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The psychology of election posters: to smile, frown or go full Mick Wallace?

Experts in behavioral psychology examine a selection of posters from the campaign trail to reveal hidden meanings

They stare at you from lamp-posts and billboard hoardings, their smiling faces pleading for your Number One. Well, most are smiling – a minority of candidates in the local and European elections go for either a neutral look or something altogether more severe.

Such designs are not by accident. Politicians are selling a message, and the imagery, slogans and choice of colours on their posters are part of that.

The prominence of the party logo is a factor: Sinn Féin candidates go relatively big, compared, for example, with Labour whose “starry plough” seems like a footnote on Aodhán Ó Ríordáin’s posters. Visuals and props and sometimes added: Ciaran Mullooly is pictured next to some cows on a mobile campaign hoarding, while Bríd Smith puts a Palestinian flag next to the photo.

Are there more subtle messages being communicated? The Irish Times sought some expert advice.


Belfast-born psychologist Prof Geoff Beattie says he found in his research that “smiling faces were perceived as more attractive, more sociable and more intelligent than non-smiling faces”.

The former on-screen analyst for Channel 4′s Big Brother series has just published a new book on Lies, Lying and Liars – serendipitous, some might say, with elections taking place in Ireland and the UK this summer. People will unconsciously judge someone who is smiling “to be more capable”, he says. “Just as long as we don’t perceive him as faking it. We don’t like fakes. It’s a difficult balance.”

Prof Vlad Glăveanu, of Dublin City University’s school of psychology, says candidates are walking a “tightrope between appearing competent and being approachable”.

“This can lead to some awkward poses and smiles and a tension between engaging viewers directly – through what seems like direct eye contact, for instance – and indirectly: for example, looking elsewhere so they are looked at rather than looking back, which can be assertive without the risk of appearing aggressive.”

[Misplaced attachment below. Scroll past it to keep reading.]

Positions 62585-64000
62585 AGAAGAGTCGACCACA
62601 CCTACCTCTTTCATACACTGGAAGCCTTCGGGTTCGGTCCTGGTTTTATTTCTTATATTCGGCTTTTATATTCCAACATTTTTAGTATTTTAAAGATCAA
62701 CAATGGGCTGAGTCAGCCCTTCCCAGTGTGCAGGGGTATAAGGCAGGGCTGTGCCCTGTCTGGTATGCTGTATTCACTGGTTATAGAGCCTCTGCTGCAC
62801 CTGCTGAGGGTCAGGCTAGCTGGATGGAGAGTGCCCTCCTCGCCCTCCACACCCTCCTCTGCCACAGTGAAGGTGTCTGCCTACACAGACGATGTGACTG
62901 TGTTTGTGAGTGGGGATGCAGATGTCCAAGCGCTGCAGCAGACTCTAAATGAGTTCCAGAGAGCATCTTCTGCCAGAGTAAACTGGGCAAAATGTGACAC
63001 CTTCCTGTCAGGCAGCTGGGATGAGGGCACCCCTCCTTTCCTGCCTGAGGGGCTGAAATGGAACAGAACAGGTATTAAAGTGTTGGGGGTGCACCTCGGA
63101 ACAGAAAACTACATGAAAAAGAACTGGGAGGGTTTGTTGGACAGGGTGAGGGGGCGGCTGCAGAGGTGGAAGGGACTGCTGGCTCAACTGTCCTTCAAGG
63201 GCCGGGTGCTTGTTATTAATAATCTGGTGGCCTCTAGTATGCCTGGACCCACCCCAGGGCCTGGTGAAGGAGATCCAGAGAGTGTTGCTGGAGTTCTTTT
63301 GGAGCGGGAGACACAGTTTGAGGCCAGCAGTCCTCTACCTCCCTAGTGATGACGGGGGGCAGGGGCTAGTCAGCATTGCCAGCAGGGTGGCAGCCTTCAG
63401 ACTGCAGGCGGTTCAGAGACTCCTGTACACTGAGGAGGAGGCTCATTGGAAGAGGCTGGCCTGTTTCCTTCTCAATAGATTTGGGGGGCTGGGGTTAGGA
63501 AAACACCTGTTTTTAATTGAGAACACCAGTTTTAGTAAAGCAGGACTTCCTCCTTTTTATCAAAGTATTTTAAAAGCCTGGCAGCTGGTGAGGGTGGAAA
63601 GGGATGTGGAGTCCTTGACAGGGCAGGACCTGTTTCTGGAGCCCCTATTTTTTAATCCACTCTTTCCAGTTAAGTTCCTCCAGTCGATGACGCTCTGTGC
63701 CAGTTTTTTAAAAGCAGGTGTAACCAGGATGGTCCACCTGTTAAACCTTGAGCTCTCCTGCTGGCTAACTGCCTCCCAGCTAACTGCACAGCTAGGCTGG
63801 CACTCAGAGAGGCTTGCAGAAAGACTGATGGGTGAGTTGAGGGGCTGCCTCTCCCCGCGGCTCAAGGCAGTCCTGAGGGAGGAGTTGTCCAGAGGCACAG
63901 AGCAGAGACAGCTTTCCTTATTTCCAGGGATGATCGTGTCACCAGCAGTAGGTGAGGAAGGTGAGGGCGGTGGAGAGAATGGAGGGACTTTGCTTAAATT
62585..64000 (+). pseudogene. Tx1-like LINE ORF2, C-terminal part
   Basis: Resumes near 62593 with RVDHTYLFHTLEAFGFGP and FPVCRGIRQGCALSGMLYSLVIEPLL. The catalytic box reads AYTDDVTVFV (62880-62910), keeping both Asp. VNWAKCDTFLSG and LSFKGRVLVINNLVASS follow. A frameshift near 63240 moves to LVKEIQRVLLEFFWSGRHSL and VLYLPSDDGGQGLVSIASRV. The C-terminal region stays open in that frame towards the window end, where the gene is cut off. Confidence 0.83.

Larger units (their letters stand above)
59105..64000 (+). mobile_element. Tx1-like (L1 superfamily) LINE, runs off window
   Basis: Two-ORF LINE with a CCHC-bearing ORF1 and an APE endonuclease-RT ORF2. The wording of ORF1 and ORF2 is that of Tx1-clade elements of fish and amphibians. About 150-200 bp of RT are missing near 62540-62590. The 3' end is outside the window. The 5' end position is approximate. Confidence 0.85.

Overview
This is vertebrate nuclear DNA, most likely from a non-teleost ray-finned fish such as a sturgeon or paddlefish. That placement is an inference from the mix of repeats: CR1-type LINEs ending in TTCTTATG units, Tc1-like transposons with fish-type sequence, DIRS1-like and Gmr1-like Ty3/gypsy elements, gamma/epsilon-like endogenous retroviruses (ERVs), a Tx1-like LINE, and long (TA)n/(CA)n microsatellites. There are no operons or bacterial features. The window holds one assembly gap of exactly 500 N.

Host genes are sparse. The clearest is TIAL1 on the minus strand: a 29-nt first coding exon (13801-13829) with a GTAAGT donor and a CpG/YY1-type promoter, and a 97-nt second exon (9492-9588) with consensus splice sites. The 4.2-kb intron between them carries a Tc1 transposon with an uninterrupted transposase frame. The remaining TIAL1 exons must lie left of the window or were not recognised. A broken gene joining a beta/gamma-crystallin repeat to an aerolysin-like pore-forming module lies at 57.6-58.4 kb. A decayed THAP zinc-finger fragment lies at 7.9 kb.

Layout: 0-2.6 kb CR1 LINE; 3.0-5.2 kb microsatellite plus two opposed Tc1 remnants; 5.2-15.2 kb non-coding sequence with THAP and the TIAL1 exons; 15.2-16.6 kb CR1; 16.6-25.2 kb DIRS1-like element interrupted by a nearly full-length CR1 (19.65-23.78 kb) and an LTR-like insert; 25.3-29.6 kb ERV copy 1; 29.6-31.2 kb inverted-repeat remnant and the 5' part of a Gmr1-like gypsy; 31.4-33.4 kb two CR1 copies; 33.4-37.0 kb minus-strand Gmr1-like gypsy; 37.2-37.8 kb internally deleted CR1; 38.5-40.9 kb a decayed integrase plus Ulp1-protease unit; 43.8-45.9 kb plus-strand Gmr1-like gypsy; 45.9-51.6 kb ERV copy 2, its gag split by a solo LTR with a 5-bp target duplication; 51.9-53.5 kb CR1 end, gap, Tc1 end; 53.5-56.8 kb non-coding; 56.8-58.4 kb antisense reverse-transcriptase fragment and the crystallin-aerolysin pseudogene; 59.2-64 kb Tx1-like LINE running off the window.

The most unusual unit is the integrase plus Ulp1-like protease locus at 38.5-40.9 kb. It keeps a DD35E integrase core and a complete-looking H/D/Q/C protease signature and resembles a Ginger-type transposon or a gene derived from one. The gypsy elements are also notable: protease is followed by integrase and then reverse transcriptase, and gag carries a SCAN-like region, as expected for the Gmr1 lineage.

Glăveanu, who has carried out research on how the mind processes images, says “most elements in an ad aim to communicate something. Colours identify a party and connect to local or national identities”. As for the use of slogans, “we process words and images differently and oftentimes longer messages require more cognitive effort to unpack but can leave a greater mark. This is why three-word slogans can be very popular as they offer the benefit of higher engagement while being easy to remember and pass on ... ‘Take Back Control’ [the Brexit catchcry] comes to mind.”

What about some examples from the campaign trail?

1: Holly Cairns, Social Democrats

Glăveanu: “The colours and slogan want to suggest dynamism, confidence, and a longer term perspective – [party leader Holly Cairns] is looking in the distance. The use of the word ‘change’ is emphasised, in the background, by the use of three colour bands and a colour contrast.”

Beattie: “Holly is looking away from the camera trying to convey that her smile is more natural and spontaneous, and therefore genuine. She is signifying change by looking away, a break from the traditional fake smile of the politician straight to camera. The pursuit of authenticity and naturalness.”